But Duerr’s approach to fine dining is neither old-world stuffy nor showy avant garde. The food here is elegant enough to appeal to the special-occasion crowd but playful enough to lure repeat visitors. A few dishes have the waggish air of culinary pranks. For example: the “lobster pop tart,” a contradiction of flaky crimped pastry crammed with rouge-tipped lobster meat and plated alongside a cherry-tomato salad and “whipped VSOP cream.” If there was cognac in the cream, it was undetectable. The unassuming tomatoes were the firecrackers. 

Another wink: the Narragansett Bay lobster salad roll, a $30 sandwich with a side of chips. The presentation is almost obstinately humble; I can imagine ordering a near-identical sandwich from a dockside food cart. But the toasted brioche bun arrived piled high with knuckle-sized hunks of lobster, and a chubby slice of yellow heirloom tomato added interest to the plate. The chips needed seasoning, and I would have preferred a dash more lemon in the aioli to brighten things up (maybe even — gasp — an herb). But then, I’m neither a New Englander nor a purist. If you prefer your lobster plump and relatively unadorned, this is the roll for you.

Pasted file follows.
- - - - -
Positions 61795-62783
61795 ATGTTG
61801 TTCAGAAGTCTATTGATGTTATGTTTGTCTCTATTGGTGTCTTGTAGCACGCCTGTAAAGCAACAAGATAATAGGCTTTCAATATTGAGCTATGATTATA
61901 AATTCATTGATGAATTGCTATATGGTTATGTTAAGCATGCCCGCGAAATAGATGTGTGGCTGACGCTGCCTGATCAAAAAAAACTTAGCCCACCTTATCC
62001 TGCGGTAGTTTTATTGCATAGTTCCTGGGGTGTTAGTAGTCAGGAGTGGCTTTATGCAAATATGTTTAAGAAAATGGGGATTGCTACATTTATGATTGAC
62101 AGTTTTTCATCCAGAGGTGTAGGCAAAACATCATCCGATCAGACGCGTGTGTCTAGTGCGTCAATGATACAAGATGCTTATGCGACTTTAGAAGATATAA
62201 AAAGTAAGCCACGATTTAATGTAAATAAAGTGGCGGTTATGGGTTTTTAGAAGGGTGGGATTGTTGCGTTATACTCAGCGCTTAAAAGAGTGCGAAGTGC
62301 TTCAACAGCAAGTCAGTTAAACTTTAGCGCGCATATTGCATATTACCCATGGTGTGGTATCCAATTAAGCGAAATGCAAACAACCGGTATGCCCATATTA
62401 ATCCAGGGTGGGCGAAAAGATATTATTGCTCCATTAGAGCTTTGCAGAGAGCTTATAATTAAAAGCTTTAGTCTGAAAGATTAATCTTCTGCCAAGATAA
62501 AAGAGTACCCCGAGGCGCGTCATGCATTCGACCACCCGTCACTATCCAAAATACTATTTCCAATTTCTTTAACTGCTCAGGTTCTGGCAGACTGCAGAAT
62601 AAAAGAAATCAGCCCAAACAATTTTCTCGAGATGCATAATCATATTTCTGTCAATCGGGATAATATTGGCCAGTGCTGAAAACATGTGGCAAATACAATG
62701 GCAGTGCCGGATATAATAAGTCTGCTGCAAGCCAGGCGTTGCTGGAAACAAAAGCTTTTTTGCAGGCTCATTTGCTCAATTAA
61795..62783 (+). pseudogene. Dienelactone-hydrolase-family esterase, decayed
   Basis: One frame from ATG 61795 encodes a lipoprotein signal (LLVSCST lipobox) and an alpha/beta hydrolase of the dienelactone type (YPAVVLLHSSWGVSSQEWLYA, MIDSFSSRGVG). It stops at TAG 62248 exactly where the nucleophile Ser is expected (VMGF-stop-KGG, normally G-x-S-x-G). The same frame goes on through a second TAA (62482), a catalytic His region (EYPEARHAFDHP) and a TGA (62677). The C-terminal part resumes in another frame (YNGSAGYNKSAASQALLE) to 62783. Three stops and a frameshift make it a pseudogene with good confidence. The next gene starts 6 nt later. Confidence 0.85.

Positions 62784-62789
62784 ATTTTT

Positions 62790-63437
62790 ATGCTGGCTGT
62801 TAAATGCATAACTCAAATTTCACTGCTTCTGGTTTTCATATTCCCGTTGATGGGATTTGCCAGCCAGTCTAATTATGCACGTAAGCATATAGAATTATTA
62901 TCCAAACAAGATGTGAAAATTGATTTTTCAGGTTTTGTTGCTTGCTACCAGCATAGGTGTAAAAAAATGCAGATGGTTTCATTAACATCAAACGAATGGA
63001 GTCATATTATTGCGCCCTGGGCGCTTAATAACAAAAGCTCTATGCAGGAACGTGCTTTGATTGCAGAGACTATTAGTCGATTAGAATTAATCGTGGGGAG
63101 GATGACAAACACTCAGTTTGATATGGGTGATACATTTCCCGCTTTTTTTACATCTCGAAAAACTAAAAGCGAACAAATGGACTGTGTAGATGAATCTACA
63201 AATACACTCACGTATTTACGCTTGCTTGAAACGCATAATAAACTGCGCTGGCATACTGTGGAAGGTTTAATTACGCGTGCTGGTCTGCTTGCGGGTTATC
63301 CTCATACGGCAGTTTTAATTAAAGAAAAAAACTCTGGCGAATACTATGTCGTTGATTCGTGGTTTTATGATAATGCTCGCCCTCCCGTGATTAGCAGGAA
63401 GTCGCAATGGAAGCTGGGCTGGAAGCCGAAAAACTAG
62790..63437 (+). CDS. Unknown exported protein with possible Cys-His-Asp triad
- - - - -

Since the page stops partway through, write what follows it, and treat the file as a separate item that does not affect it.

Of all the upscale restaurants that have opened in the past couple of years, The Restaurant at 1900 seems closest to marrying genuine hospitality with a sense of humor. There’s no dress code, no white table cloths, no back waiters anxiously skating crumbers across your table. Instead, service is suffuse with small, graceful touches. A wooden tray of savory shortbreads (courtesy of pastry chef Elizabeth Paradise) soars out of the kitchen before each meal, complementing Duerr’s cooking like the previews for a film. Those shortbreads are a feat of engineering as much as flavor. Both the Kalamata olive and the rosemary-thyme were delicate and spindly, feathering on my tongue like cotton candy.